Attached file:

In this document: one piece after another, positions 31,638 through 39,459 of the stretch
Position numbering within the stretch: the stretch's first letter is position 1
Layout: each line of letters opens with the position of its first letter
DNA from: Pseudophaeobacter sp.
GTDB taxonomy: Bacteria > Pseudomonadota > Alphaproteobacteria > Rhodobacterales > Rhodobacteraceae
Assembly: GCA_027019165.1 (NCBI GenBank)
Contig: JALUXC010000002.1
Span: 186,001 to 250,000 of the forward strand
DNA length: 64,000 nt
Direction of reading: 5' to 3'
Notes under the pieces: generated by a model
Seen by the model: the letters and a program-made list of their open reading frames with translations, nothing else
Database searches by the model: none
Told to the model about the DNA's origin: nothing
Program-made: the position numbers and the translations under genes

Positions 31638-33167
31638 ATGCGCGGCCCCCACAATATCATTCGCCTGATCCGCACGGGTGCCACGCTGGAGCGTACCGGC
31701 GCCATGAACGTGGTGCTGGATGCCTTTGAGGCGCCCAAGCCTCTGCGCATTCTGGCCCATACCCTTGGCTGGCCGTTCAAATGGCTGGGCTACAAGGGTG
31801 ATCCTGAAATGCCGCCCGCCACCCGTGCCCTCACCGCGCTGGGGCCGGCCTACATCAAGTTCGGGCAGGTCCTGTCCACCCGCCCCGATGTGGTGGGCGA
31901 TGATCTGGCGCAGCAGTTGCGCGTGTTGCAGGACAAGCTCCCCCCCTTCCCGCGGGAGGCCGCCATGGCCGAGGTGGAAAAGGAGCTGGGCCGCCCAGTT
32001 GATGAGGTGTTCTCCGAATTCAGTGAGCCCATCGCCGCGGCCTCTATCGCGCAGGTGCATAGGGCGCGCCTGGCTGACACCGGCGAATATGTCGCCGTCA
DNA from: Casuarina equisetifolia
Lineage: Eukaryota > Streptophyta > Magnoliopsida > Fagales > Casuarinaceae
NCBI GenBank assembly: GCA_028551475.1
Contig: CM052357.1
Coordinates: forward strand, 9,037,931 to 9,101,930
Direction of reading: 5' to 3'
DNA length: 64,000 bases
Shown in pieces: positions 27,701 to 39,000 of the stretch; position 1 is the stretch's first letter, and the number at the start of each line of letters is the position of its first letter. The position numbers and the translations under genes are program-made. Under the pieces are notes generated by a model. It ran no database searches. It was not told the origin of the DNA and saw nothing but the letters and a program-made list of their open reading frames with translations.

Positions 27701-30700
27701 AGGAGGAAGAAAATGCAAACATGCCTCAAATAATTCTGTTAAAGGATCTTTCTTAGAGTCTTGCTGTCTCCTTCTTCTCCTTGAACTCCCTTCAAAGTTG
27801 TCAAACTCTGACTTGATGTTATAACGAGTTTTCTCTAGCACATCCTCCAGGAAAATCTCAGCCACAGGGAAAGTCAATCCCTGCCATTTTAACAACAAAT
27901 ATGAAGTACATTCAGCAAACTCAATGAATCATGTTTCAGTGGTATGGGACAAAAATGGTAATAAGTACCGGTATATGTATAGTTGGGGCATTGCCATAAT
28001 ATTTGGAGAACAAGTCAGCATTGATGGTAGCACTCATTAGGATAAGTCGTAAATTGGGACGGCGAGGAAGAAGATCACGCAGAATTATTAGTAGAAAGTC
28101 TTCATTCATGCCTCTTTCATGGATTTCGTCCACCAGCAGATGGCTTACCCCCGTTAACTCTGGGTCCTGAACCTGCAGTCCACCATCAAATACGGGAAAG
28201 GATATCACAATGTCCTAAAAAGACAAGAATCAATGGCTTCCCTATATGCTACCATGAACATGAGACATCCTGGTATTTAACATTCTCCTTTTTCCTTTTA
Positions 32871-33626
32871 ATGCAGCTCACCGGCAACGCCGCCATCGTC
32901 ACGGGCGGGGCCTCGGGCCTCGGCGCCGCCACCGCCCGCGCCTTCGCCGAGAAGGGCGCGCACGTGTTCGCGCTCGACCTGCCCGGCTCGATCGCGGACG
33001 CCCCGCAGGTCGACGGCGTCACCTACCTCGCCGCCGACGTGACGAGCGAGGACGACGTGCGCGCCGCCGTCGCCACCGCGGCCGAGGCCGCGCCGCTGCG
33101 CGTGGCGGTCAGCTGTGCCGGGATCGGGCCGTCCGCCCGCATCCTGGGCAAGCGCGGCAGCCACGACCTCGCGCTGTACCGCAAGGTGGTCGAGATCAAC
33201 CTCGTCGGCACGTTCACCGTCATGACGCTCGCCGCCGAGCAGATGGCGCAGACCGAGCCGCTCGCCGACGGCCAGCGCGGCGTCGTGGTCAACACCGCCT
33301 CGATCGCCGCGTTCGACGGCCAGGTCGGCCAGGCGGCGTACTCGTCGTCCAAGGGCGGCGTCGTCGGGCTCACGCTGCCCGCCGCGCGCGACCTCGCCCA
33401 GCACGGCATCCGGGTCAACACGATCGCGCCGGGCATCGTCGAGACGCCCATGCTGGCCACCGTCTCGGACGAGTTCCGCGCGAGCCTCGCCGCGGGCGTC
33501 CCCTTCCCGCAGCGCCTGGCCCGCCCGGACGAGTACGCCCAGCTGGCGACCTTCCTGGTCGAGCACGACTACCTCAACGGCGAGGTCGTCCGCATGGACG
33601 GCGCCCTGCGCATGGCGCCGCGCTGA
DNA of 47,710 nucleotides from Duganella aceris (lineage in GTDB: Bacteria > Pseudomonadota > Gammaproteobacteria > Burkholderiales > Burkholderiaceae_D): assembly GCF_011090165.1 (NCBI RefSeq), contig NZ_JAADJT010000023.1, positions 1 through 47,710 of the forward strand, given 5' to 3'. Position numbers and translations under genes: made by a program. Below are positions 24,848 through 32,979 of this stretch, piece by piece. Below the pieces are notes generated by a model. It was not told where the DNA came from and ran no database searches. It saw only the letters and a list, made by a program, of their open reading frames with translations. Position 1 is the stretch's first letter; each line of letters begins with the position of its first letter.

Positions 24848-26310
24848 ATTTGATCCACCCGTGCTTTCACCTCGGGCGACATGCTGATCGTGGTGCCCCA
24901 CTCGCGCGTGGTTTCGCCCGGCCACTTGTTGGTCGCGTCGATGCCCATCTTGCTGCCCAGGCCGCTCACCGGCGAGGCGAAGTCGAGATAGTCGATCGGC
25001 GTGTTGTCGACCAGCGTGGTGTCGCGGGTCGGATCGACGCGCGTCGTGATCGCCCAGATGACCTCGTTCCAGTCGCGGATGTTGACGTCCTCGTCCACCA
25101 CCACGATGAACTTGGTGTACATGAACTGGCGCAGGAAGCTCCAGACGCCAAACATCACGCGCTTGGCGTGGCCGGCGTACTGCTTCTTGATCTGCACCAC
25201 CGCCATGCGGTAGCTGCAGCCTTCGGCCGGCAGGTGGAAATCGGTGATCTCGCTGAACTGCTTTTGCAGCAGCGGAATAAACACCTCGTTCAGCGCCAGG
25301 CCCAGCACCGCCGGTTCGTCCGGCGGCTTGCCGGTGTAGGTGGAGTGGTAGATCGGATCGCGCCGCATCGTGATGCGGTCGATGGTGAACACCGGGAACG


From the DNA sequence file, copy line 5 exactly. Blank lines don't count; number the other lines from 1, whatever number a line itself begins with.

GTDB taxonomy: Bacteria > Pseudomonadota > Alphaproteobacteria > Rhodobacterales > Rhodobacteraceae